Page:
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It’s not yet known what the death rate from the current coronavirus, COVID-19, will be.
But early data indicate it is more than 10 times higher than the death rate for the flu.
For decades, Anthony Fauci has been held up as one of the federal government’s foremost public health experts. Even at age 79, he is one of the top advisers to President Donald Trump on the coronavirus crisis.
Yet Ron Paul, a sometimes conspiracy-minded Texas doctor, former GOP congressman and former presidential candidate, seemed to raise a fair question about a coronavirus statement made by Fauci.
Calling Fauci "the chief fearmonger of the Trump Administration," Paul wrote in a column on his website that Fauci "testified to Congress that the death rate for the coronavirus is 10 times that of the seasonal flu, a claim without any scientific basis."
We wondered about the scientific basis attack. In some contexts, public health experts have said it’s too early in the coronavirus outbreak to know exactly what it’s death rate is.
Paul’s post was flagged as part of Facebook’s efforts to combat false news and misinformation on its News Feed. (Read more about our partnership with Facebook.)
"I can’t think of a more universally trusted person among virologists than" Fauci, who has served as director of the National Institute of Allergy and Infectious Diseases since 1984, said Emily Bruce, an immunobiology faculty scientist at the Larner College of Medicine at the University of Vermont.
Fauci is taking the seasonal influenza death rate to be approximately 0.1% and the coronavirus to be about 1%, said Dr. Amesh Adalja, senior scholar at Johns Hopkins University’s Center for Health Security.
"While it is early in the outbreak, there is enough data to say that 1% is likely a fairly reasonable approximation with some scientific basis in data."
While the numbers aren’t all precise, there is a basis for what Fauci said.
As we’ve reported:
Based solely on the numbers, you’re more likely to die if you get the 2019 coronavirus than if you get the flu. (Several factors apply, such as age and health.)
A study of 44,672 confirmed cases of the coronavirus in China diagnosed as of Feb. 11, 2020, from the Chinese Center for Disease Control and Prevention found a fatality rate of 2.3%. A March 3, 2020, estimate from the World Health Organization put the figure at 3.4%, although that figure is likely inflated given how many cases are mild and not treated in hospitals. Some people who die never report having had coronavirus.
The latest daily report on COVID-19 from the World Health Organization, issued March 16, 2020, said there have been 167,515 confirmed cases and 6,606 deaths. That’s a death rate of 3.9%.
The flu death rate is much lower.
In its latest weekly report on the 2019-20 flu, for the week ending March 7, 2020, the U.S. Centers for Disease Control and Prevention estimates there have been 36 million flu illnesses and 22,000 deaths. That’s a rate of 0.06%.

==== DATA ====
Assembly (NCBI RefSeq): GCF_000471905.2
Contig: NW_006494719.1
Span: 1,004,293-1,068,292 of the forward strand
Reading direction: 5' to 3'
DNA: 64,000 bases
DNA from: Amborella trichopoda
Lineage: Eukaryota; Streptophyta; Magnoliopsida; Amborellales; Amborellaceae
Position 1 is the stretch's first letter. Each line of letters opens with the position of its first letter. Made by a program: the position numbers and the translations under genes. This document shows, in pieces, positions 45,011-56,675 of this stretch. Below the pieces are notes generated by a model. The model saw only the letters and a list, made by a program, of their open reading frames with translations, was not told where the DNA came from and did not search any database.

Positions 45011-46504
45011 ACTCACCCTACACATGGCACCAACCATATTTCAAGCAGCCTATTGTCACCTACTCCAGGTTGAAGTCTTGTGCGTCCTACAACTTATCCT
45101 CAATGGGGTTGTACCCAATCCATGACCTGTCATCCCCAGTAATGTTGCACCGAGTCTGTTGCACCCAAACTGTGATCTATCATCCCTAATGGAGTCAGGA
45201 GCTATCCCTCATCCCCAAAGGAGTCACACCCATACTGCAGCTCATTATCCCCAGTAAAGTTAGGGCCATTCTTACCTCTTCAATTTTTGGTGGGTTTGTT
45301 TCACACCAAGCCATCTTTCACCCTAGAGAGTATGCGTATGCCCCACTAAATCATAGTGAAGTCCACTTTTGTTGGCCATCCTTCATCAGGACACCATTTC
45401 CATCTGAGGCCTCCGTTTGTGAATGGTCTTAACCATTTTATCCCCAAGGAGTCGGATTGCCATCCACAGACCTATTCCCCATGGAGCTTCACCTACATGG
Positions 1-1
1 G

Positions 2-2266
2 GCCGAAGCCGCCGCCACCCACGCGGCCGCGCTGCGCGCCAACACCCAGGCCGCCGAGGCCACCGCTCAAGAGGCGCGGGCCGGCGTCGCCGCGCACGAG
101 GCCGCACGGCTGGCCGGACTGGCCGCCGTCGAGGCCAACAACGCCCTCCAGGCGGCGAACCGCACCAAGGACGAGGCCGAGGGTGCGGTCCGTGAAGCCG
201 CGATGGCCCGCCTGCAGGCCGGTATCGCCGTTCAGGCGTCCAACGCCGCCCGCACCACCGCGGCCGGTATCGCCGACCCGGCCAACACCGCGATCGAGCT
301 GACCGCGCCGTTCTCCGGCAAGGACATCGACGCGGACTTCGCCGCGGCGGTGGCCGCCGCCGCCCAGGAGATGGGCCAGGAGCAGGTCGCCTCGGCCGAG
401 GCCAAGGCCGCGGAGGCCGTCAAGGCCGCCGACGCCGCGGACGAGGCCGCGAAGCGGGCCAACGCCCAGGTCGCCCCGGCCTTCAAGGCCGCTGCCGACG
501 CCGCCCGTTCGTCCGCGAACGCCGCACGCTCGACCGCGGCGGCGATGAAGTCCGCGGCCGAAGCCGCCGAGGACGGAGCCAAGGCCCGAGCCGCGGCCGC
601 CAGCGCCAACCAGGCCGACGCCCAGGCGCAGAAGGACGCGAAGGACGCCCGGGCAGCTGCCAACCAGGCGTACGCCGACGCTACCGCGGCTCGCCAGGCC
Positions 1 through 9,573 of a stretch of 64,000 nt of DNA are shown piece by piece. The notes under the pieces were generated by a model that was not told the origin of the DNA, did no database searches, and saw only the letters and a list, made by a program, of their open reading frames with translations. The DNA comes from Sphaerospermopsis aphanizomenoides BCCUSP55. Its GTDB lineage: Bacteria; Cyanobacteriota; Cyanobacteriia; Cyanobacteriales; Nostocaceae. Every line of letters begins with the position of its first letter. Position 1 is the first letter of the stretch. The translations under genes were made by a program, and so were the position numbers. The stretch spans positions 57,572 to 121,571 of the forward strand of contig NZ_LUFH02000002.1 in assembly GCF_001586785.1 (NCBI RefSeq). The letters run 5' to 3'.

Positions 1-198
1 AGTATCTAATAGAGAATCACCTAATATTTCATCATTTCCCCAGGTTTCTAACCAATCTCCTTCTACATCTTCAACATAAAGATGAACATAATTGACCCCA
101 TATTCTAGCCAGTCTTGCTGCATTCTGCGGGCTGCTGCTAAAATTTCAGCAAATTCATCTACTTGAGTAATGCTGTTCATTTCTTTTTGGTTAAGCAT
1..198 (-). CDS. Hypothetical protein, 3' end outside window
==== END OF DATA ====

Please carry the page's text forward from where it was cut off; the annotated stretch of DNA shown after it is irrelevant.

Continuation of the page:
The case fatality ratio — dividing reported deaths by reported cases — is only a snapshot and the rate can vary considerably during an outbreak, the World Health Organization told us.
"We will not have a clear CFR until the outbreak is over," WHO said in a statement, adding that the CFR can change if it is discovered that there are many more milder cases than originally thought, and can vary by country based demographic factors, such as age.
We didn’t hear back from our requests for information from Paul.
Paul said that Anthony Fauci’s statement that the coronavirus death rate is 10 times that of the seasonal flu is "a claim without any scientific basis."
We won’t know for some time what the actual death rate is for people who contract the current coronavirus, COVID-19. But based on figures that are available, it’s indicated to be at least 10 times higher than the death rate from the flu. We rate Paul’s statement False.
Correction, March 24, 2020: CDC estimates have indicated a COVID-19 death rate of 0.06%, not 0.0006%, as we originally reported. This fact-check has been updated with the correct figure.
Ron Paul Institute for Peace and Prosperity, "The Coronavirus Hoax," March 16, 2020
Email, Emily Bruce, immunobiology faculty scientist at the Larner College of Medicine at the University of Vermont, March 17, 2020
Email, World Health Organization spokeswoman Carla Drysdale, March 17, 2020
Email, Dr. Myron Cohen, director of the Institute for Global Health & Infectious Diseases at the University of North Carolina, March 17, 2020
PolitiFact, "Are you more likely to die from the flu than coronavirus? It’s complicated," March 10, 2020
PolitiFact, "Why it’s hard to estimate the coronavirus death rate this early," March 6, 2020
Email, Dr. Amesh Adalja, senior scholar at Johns Hopkins University’s Center for Health Security, March 17, 2020
U.S. Centers for Disease Control and Prevention, "Weekly U.S. Influenza Surveillance Report," March 13, 2020
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